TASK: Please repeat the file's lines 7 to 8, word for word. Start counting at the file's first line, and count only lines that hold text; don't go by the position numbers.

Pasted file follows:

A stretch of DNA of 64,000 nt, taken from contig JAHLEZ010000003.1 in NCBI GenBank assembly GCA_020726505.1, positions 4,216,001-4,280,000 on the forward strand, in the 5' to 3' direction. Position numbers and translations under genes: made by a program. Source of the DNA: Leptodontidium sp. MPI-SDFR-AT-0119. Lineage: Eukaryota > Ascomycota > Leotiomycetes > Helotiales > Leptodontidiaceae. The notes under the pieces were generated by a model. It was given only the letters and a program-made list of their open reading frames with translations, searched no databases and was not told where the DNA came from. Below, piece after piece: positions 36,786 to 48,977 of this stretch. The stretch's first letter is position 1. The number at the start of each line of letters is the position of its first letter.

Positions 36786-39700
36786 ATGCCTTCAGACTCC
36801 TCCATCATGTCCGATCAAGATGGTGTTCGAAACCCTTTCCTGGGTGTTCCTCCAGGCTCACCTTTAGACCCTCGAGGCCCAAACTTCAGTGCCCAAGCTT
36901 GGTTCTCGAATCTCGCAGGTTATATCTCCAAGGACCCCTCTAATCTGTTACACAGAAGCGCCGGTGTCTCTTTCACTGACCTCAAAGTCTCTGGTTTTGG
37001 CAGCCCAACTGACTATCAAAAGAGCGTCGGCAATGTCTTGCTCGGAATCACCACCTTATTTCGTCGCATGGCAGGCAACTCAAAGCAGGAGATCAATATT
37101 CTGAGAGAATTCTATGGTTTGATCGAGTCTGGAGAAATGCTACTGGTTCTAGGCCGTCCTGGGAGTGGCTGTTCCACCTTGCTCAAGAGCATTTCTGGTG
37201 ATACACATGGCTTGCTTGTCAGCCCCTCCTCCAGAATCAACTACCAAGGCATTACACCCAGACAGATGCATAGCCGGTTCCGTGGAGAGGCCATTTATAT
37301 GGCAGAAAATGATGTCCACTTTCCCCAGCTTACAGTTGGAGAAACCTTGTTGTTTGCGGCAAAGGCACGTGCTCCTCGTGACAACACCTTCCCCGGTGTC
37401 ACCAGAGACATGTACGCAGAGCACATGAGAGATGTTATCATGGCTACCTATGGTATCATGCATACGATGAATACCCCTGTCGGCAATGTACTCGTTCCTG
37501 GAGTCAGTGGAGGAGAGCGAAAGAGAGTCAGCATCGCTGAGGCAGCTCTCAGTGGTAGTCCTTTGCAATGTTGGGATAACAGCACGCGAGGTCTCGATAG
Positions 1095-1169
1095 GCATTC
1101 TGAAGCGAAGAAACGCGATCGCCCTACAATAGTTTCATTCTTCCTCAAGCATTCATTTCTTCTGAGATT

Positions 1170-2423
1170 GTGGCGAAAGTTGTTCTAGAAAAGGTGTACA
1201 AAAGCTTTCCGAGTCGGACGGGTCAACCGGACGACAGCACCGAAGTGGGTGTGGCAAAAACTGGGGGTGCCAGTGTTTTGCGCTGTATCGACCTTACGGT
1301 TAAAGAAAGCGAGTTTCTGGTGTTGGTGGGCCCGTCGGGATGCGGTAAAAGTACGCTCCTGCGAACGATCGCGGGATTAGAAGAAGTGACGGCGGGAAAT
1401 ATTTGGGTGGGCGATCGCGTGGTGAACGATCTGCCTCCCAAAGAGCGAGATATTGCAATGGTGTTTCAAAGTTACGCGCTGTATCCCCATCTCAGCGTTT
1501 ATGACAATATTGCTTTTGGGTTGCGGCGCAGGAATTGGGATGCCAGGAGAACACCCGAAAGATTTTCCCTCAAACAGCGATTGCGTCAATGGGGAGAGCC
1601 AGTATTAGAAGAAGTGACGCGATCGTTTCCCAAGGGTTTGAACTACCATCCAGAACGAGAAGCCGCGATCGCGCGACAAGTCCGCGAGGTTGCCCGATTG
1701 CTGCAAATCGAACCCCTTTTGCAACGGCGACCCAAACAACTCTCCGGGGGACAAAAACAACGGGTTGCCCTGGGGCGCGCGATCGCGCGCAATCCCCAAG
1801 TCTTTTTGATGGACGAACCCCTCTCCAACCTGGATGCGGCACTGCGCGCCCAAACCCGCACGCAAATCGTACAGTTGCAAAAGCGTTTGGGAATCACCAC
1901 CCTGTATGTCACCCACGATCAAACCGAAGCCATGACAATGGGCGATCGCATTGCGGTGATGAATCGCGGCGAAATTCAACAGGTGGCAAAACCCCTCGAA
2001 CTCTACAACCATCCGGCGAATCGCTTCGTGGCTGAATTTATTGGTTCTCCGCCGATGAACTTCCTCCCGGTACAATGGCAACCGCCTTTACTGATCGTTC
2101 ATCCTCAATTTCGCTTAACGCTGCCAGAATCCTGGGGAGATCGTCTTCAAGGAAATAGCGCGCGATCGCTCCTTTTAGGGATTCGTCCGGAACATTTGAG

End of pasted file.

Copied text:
37101 CTGAGAGAATTCTATGGTTTGATCGAGTCTGGAGAAATGCTACTGGTTCTAGGCCGTCCTGGGAGTGGCTGTTCCACCTTGCTCAAGAGCATTTCTGGTG
37201 ATACACATGGCTTGCTTGTCAGCCCCTCCTCCAGAATCAACTACCAAGGCATTACACCCAGACAGATGCATAGCCGGTTCCGTGGAGAGGCCATTTATAT